vegan mapo tofu

Vegan Mapo Tofu

every four years,
i’m surprised when election time arrives,
the level of vitriol increasing incrementally,
this latest season reaching obscene heights.
i became a citizen just in time
to vote in a historical president,
and it seems like we’re on the cusp of
voting in another historical president.
(at the time i wrote this post,
we did not know who the new president would be.)
mayhap with the passing of this season
things will settle,
be less contentious,
our facebook feed will go back to
cat postings
and finally,
i’ll catch up on the Brange drama;
though i wonder in the aftermath
of such hate,
and the tacit permission to be so unkind,
i wonder what the consequences will look like?

growing up tofu was consumed fairly often,
it’s nutritious and cheap.
lentils is a relatively new addition to my repertoire,
it’s also nutritious and cheap.
combining the two,
a western ingredient in an asian dish,
seems about right in this climate.

if only we could be so kind
in the blending of our cultures.

Vegan Mapo Tofu

Vegan Mapo Tofu
drawn from these sources: lady&pups, lucky peach, and burp! appetite.

note: you won’t use all the chili bean paste oil, it can be stored in fridge for a long time, used to top other dishes, like ramen or dandan noodles.
it’s spicy AF, dw was like, WHY IS THIS DISH SO ANGRY?!
note**: i’ve made this a few times, with/out the chili oil, with meat or with lentils, it changes depending on what we have in the pantry. what is the always the same is the tofu, i’m a firm tofu lover, the silken/soft stuff makes me mad. another thing, i always use the french lentils because they hold their shape better.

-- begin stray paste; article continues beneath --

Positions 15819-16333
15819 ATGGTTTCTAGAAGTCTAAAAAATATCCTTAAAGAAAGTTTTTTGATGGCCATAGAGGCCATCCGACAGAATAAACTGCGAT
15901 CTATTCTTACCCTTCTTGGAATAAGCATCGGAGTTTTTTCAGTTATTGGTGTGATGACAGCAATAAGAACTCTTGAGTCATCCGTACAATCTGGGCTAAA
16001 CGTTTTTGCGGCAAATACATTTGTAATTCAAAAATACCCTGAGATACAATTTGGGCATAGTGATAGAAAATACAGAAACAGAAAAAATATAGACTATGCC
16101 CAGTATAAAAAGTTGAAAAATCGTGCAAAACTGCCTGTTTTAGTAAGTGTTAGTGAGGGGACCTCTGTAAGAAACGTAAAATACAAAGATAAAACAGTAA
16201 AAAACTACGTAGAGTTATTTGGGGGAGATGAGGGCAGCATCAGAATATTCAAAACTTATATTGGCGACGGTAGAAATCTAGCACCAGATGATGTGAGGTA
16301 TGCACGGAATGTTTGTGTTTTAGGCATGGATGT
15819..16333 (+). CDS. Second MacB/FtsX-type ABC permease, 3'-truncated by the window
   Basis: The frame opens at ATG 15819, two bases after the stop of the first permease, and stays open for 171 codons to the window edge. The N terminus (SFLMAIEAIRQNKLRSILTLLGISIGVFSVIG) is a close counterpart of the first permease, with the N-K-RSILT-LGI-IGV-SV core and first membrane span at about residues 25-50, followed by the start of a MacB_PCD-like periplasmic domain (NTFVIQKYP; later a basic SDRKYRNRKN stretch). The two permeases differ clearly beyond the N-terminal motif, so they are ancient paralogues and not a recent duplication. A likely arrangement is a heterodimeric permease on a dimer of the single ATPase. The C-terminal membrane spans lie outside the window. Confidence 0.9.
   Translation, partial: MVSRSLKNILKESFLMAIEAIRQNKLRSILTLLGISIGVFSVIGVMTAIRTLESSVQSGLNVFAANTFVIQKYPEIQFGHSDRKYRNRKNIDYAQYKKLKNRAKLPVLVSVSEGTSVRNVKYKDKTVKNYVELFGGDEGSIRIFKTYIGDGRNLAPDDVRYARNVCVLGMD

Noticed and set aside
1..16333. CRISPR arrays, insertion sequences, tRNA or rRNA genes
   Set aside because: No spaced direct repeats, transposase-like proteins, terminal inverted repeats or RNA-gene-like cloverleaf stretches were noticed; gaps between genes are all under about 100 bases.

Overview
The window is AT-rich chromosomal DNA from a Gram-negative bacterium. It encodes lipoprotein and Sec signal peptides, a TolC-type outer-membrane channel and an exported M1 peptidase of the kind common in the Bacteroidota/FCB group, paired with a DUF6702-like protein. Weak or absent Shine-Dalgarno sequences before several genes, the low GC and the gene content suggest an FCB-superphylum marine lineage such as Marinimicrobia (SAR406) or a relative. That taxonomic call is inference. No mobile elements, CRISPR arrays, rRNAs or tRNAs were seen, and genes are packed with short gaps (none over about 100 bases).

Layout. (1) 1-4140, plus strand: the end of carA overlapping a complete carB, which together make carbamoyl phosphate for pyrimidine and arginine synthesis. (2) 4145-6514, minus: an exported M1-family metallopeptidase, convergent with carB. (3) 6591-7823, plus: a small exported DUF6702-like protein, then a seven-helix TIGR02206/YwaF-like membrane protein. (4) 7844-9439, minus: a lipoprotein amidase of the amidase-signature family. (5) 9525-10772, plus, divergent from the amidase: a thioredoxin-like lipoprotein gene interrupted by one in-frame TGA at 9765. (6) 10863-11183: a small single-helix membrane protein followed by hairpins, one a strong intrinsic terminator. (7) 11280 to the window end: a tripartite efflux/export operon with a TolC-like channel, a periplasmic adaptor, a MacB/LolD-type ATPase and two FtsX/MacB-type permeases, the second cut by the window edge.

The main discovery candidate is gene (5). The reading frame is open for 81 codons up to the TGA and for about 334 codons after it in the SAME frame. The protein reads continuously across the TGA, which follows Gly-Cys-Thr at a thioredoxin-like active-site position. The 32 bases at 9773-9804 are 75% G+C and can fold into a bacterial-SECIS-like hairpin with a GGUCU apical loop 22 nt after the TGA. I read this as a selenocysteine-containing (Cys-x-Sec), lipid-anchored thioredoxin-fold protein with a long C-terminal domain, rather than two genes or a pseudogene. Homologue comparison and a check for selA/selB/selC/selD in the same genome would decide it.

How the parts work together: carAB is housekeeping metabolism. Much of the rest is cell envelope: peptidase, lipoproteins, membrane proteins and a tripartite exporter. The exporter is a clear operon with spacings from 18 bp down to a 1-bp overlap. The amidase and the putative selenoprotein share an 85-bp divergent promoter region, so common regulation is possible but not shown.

chili bean paste oil
1 cup of grapeseed oil
1 – 2 TBL of douban paste, i use lee kum brand
2 TBL chili pepper flakes

combine all ingredients in a small sauce pan and heat at medium. with a spoon break the paste as best you can and fry for about 5 minutes, until the flakes turn brown. take off heat and cool completely. strain into a clean jar/container. keep in fridge until use.

the main event
1 package of firm tofu, wrapped in kitchen towel & pressed down with something heavy to draw out excess water
1/2 cup of lentils, i used black/french, cooked (cooked in water for about 30 minutes)
splash of oil
a knob of ginger, minced
2 cloves of garlic, minced
1/4 cup sliced/minced dried wood ear mushrooms, reconstituted in hot water
2 TBL of douban paste, i use lee kum brand
splash of chinese shao-xing wine, rice wine is fine
splash of dark soy sauce
1 tsp of ground sichuan peppercorn, i use penzeys
1 – 2 cups of veg stock
1 TBL cornstarch + 2 TBL cold water

after tofu’s been pressed of excess liquid, cube it and set aside.

heat up a large skillet with some oil and the ginger and garlic, take care to not burn. add in the lentils, along with the mushroom and douban paste. stir it through so that the lentils are fully mixed with the paste. add in the shao-xing wine, dark sauce and ground peppercorn. cook it through for a minute or so and then add the stock and tofu cubes. lower the heat and allow to simmer until reduced by half. (i like my chinese dishes liquidy cus i enjoy pouring the sauce over rice). add in the cornstarch slurry to thicken the sauce. gently mix everything and the liquid is fully thickened, and transfer to serving bowl.